Direct Mail Spending Peaks in New York Senate Campaigns

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As spending on the New York Senate race approaches $100 million, it has become obvious that Hillary Rodham Clinton is a fundraising powerhouse not only for her own campaign but also for her opponent Rick Lazio.


Lazio, a little-known Republican from Suffolk County who entered the campaign late in the year, has received contributions from more than 180,000 donors, mostly in response to direct mail solicitations, for a total of $30 million in direct contributions as of Sept. 30, according to the New York Daily News. Add to that the $20.2 million he inherited from the defunct Rudolph Giuliani campaign, and the total is more than $50 million.


The Clinton campaign has solicited $24.5 million of the $25 million her finance committee projected they would need to run a successful campaign, and it may not be enough.


But Dan Allen, communications director at the New York State Republican Party, sees the need to raise more money.


"Based on the success and amount of money Mrs. Clinton has raised in soft money, there's a definite need to raise money inside and outside New York state to match what Mrs. Clinton has raised outside New York," he said.


The New York Republican State Committee has just launched the second wave of its most successful Stop Hillary direct mail campaign. Its goal is to "help raise money to stop Hillary Clinton from using New York state as a launching pad to the White House," Allen said.


At the end of June, 100,000 pieces were sent out nationwide.


"It was our most successful mail piece in history, especially outside New York state," Allen said. Three months later the state Republican Party has increased the number of pieces to 250,000, again sent out nationwide.


The piece appeals to "caring, common sense conservatives from across America," asking them to respond with a check for $25, $250 or $2,500 to "stop this shrill and scheming person from using New York and the U.S. Senate as a steppingstone to the presidency."


The mailer consists of a letter signed by William Powers, chairman of the New York Republican State Committee; a personal reply form with checkoff boxes for $25, $35, $50, $100, $250, $500, $1,000, $2,500 and other contributions; and a postage-paid business reply envelope.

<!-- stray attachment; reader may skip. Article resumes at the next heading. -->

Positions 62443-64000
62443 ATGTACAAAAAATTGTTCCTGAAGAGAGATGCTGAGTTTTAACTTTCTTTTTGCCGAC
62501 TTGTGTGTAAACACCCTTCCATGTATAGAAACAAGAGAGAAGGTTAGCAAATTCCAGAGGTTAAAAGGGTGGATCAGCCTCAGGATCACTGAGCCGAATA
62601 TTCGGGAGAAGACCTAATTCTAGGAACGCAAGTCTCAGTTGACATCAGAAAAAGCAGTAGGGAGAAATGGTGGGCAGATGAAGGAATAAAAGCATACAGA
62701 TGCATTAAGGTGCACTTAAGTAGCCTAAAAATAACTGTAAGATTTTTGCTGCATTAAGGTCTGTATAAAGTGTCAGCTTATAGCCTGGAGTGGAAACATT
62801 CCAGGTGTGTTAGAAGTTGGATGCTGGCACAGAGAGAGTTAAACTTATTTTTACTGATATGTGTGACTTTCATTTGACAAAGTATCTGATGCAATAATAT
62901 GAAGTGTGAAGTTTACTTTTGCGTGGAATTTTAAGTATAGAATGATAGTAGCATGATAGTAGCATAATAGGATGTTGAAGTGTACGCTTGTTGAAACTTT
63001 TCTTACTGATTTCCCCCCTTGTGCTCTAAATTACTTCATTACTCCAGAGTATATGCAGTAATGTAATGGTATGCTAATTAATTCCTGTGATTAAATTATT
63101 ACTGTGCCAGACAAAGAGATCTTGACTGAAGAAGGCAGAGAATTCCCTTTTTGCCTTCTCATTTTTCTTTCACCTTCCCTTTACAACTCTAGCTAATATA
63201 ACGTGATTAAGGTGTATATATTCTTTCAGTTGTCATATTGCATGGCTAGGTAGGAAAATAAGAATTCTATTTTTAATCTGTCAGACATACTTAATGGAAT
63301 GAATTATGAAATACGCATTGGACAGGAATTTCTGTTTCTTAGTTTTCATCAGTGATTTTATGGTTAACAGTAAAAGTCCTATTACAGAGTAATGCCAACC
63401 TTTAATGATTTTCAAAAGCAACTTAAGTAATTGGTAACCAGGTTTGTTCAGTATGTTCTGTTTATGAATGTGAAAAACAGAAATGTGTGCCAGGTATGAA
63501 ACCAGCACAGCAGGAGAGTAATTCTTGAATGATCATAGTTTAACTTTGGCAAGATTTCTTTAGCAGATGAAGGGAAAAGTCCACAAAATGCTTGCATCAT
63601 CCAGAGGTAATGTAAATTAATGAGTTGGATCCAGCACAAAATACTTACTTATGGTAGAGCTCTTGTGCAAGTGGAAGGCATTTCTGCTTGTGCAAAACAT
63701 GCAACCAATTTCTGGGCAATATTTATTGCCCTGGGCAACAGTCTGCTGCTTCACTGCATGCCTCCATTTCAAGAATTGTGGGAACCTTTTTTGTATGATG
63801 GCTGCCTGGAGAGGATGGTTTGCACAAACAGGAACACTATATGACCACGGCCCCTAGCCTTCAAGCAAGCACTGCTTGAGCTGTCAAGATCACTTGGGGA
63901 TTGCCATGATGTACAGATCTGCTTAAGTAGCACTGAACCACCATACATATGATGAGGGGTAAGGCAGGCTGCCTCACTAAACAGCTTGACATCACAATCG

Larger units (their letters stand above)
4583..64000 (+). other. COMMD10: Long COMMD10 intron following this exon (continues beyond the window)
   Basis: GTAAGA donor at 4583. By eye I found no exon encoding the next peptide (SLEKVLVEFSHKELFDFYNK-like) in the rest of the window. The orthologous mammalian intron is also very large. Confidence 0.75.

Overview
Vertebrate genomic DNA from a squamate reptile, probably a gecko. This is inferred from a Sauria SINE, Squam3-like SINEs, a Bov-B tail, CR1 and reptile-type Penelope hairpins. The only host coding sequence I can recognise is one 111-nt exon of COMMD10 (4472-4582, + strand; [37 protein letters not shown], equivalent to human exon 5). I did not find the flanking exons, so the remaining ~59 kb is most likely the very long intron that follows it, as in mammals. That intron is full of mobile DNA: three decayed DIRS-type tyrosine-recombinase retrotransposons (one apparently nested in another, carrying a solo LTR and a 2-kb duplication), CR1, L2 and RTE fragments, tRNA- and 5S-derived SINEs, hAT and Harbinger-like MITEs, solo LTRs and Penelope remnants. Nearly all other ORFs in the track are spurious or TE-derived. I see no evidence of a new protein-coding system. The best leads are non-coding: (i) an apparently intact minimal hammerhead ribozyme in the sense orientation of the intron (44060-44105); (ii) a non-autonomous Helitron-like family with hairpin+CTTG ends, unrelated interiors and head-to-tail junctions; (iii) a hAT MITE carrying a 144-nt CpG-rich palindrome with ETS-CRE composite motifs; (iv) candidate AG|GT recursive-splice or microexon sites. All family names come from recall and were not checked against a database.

The letter says, "There's something about Hillary Clinton that rubs people the wrong way." The letter lists her negative qualities as opportunistic, hypocritical, egotistical, cold-blooded, hotheaded, abrasive, annoying, brash, bitter, calculating, scheming, distant, deceitful, polarizing, power hungry, fraud, phony and pretender.


The Republican State Committee points out that "her husband's 'two-for-one' presidency is in tatters. Her takeover of the nation's healthcare system is in ruins. And her credibility is shot." Hillary Clinton, the letter claims, is supported by the liberal media and activist, progressive and radical groups because she's a "hard-core, hard-line, hard-nosed ultraliberal." She "uses people and hates Republicans," and she must be stopped on her way to the presidency, the letter says.


Peter Kauffmann, spokesman for the New York State Democratic Committee, said Lazio's campaign is based on "hurling personal insults at Hillary."


"Hillary Clinton sends out a positive message based on the issues important to working families. She talks about her views and what she will do in the U.S. Senate," he said.


The agreement to ban soft-money advertising reached by the Clinton and Lazio campaigns applies only to TV and radio and not to direct mail and telephone communication. It has been projected that Clinton's and Lazio's efforts will raise $10 million in the last weeks of the campaign to put an $85 million price tag on the New York Senate race. Much of that will be spent on direct
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